There’s a neat little barbeque over the mountain from me that has the following sign above the urinal:
“Best Bar-B-Q you can get in a building that hasn’t already been condemned”
You can’t just stand there staring at the wall with bits of sauce unwashed off your hands without looking up at the ceiling and then laughing.
We were there because of a recommendation and we needed a trip out of our own woods for a change of scenery. It’s been a long winter and a slow spring, with snow still scattered about. Time to make some choices.
So when my wife Jody and I got to the spot, it was little more than a shack with a pipe stack sticking through the roof and a pile of split wood used for fuel. In summer, I’m sure people sit at some of the picnic tables out front. This time, though, we were able to squeeze inside where a few people gathered around the four tables chatting and eating.
The customers were mostly young students from a local university. They had their backpacks and a few books on the tables and floor.
One of these books that caught my eye dealt with the Kabbalah, the book of esoteric Jewish teachings meant to explore mystical religious interpretations. At its foundation, the Kabbalah tries to explain the relationship between the unchanging, eternal and mysterious, and the mortal and finite universe. For want of a better explanation, it is meant to examine the nature of the universe and of human beings, the purpose of existence, and various other ontological questions.
Pretty vague stuff and no clearer than what I had “learned” from discussions during a recent class given by Rabbi Joe at the Harrisonburg, Virginia, synagogue.
In listening to the friendly young students, I asked the one with the book what he was getting out of it. He beamed at the opportunity to tell us about how he had been attracted to some of its ideas, since he was exploring different approaches to living a full and meaningful life. I told him I had just finished reading a biography of Leonard Cohen, the great Canadian-born singer-songwriter, musician, poet, and novelist, who also is deeply committed to understanding Kabbalah. As Sylvie Simmons says in her book I’m Your Man, Cohen uses Kabbalah “not so much as a theology but as spiritual psychology and in a way to mythically represent the Divine.”
He showed interest in what I was saying and admitted he was still at some beginning steps and wasn’t quite sure where he was going. We laughed again and I told him that Leonard also admitted to stumbling around in search of something that he knows will always remain elusive. It’s the old story about the journey, not the destination. As Cohen acknowledges, we’re always at the beginning of our understanding, since we are creatures who live in a linear world. Besides, he’s not always able to find his way, either. One of his comments that stuck with me was: “If I knew where all the good songs come from, I’d go there more often.”
When I got home, I decided to reread my notes from the class, which was formally titled The Kabbalah: What Madonna and Julia Roberts Got Wrong.
One thing that stands out is that you go on this journey only when you’re ready and prepared to be responsible. As the student and I laughed, we agreed that no topic is off limits in the study of Kabbalah–sex, violence, murder. It’s not all about death, betrayal, and God, though, juicy as these are. As the name suggests, it also includes the stuff that pushes all of us to want to understand our lives: desire, regret, suffering, love, hope, even yukking it up on occasion.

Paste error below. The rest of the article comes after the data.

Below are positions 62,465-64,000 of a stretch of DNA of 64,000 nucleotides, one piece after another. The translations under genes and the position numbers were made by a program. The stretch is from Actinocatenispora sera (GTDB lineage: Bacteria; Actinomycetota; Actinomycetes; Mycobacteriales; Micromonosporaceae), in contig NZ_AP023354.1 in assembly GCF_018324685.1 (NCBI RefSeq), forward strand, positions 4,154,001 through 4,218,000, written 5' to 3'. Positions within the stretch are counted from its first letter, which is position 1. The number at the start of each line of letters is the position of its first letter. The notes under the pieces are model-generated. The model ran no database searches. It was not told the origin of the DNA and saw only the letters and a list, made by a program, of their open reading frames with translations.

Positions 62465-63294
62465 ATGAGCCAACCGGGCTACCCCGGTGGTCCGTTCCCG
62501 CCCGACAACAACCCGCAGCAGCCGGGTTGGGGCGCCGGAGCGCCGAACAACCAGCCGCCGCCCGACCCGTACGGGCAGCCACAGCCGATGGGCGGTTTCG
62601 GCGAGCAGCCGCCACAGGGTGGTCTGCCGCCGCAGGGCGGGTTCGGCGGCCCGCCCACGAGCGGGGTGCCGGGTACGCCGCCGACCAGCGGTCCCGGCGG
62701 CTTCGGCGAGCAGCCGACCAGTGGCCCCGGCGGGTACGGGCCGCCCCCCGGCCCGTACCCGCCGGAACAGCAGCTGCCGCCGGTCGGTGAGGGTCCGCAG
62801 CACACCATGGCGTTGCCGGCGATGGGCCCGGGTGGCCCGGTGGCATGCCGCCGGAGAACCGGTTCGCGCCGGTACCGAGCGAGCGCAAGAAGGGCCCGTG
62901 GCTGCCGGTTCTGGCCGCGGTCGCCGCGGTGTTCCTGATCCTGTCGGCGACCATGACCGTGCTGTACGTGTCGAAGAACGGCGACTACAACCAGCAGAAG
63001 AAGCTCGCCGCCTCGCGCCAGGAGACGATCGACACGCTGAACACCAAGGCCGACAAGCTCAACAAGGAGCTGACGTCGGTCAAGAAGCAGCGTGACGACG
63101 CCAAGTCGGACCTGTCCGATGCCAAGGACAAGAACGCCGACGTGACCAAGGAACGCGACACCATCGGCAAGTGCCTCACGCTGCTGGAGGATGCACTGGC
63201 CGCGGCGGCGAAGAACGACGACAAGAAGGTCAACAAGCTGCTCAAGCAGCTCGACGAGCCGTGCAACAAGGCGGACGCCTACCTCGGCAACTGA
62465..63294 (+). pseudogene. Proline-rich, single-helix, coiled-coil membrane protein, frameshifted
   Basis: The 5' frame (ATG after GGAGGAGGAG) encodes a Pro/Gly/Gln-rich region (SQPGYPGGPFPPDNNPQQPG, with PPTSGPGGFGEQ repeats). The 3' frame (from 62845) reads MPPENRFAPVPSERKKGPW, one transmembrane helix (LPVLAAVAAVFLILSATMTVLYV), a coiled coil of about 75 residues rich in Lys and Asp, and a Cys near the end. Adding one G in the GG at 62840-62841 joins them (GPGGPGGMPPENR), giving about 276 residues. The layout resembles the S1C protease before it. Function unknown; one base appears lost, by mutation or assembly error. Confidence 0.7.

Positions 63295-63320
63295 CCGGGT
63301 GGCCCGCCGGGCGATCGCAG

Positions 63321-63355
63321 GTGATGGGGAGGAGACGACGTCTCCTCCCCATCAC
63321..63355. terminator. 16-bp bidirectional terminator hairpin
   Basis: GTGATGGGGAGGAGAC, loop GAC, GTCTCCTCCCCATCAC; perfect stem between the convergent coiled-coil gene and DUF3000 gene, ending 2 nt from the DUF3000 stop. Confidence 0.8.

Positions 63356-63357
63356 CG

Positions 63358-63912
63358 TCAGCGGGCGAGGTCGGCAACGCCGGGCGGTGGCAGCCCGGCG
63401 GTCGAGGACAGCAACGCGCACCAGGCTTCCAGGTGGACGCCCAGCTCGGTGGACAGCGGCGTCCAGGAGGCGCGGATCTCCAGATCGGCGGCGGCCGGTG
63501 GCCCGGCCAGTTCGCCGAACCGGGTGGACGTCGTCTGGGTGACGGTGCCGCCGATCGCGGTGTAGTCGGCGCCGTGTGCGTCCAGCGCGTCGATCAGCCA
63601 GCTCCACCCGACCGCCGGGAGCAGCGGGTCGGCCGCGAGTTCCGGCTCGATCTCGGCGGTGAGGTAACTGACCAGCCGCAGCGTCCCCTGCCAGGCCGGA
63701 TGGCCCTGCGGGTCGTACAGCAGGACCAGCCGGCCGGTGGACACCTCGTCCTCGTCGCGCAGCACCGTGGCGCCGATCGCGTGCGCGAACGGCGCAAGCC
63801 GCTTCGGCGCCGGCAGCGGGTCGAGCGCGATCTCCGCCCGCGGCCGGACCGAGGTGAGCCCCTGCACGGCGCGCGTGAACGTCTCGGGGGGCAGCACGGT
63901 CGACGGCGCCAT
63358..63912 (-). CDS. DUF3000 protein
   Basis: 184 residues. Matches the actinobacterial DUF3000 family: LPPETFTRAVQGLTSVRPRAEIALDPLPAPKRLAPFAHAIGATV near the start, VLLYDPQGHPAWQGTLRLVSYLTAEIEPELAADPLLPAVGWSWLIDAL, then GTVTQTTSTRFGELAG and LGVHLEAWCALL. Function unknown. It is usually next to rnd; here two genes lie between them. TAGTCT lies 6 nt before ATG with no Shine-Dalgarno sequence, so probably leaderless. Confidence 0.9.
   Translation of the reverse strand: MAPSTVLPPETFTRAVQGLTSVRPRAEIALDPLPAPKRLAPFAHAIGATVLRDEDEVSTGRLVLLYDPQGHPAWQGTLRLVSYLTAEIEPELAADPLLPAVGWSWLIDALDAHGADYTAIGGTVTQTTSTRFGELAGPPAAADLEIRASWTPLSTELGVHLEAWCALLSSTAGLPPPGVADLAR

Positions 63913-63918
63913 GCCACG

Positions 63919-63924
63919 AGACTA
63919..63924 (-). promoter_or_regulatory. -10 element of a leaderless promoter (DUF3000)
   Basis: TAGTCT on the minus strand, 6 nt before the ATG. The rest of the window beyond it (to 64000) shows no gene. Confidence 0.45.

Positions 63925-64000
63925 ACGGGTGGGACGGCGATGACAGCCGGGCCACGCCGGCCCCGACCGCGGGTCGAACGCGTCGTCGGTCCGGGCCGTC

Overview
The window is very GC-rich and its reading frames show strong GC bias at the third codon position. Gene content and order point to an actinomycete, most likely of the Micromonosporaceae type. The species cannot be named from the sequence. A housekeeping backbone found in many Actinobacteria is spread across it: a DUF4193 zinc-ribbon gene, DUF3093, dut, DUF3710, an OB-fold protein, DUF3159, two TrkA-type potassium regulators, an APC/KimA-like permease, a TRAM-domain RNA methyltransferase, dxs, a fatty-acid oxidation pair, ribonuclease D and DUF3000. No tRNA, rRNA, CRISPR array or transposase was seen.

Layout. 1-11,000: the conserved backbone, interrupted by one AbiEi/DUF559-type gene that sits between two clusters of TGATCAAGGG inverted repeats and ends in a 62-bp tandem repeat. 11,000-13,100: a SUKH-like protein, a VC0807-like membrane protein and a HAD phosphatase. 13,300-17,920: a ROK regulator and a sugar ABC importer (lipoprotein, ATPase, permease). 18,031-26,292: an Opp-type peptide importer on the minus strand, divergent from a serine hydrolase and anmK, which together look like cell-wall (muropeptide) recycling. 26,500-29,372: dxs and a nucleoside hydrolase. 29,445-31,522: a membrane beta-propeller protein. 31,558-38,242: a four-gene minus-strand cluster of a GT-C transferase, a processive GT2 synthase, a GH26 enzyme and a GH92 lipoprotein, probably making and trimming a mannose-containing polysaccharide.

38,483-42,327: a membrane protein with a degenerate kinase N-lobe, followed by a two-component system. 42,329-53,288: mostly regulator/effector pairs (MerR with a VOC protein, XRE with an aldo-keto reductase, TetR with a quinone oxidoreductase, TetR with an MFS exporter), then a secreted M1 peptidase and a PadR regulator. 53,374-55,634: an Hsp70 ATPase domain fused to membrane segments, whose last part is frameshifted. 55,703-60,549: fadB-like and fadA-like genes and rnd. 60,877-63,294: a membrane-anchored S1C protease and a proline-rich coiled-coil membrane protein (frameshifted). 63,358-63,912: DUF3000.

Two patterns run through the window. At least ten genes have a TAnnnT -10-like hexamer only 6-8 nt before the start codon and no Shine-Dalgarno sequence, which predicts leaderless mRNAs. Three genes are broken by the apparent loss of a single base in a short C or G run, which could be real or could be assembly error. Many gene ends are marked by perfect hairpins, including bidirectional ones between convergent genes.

A common theme throughout Kabbalah is the sense of mystery. I had written in my notes that one should not think it will lead them to any sense of certitude. It simply is there to give us more options to understand the text of our lives. What it says to me is never final. It simply opens an entryway to a different view in order to see with new eyes. Perhaps next year the message will be different still. As the Rabbi says, it’s like an adornment on the bride’s dress. If we’re patient and hard working, we may even be rewarded with a peek into the impenetrable darkness.
Another way of putting it is that the Kabbalah provides us with a perch on God’s shoulder to get a glimpse of the whole picture. But, of course, this view will always be obscured, forever luminous but never transparent. These are the visual sounds of silence.
But the mystery will never be revealed. We are only to be in awe of it. The Kabbalah cannot be divorced from its Jewish beginnings and traditions. Above all, it should be studied with appreciation of Talmudic flexibility. It certainly is no strict dogma without change. And it should never be abused by being wrapped in cultish “magic” or tatoos as practiced by Madonna and her ilk. In sum, it’s not a pinball machine assuming it can manipulate God.
As the student and I parted, I found a passage out of the Cohen biography that captured the kind of Kabbalah life outlook that appeals to me:
“…it is a journey to gain permission to locate a self, a self that is not fixed, a self that struggles for its own existence.”
As Cohen says,
“If one is to express the great inevitable defeat that awaits us all, it must be done within the strict confines of dignity and beauty…in the Jewish tradition one is cautioned against trying to comfort the comfortless in the midst of their bereavement.”
When we link hands with our fellow human beings in their hour of need– which is perhaps what our “sole and soul” real responsibility should be in this life– then we must learn never to lament casually.
The answer lies within the mystery.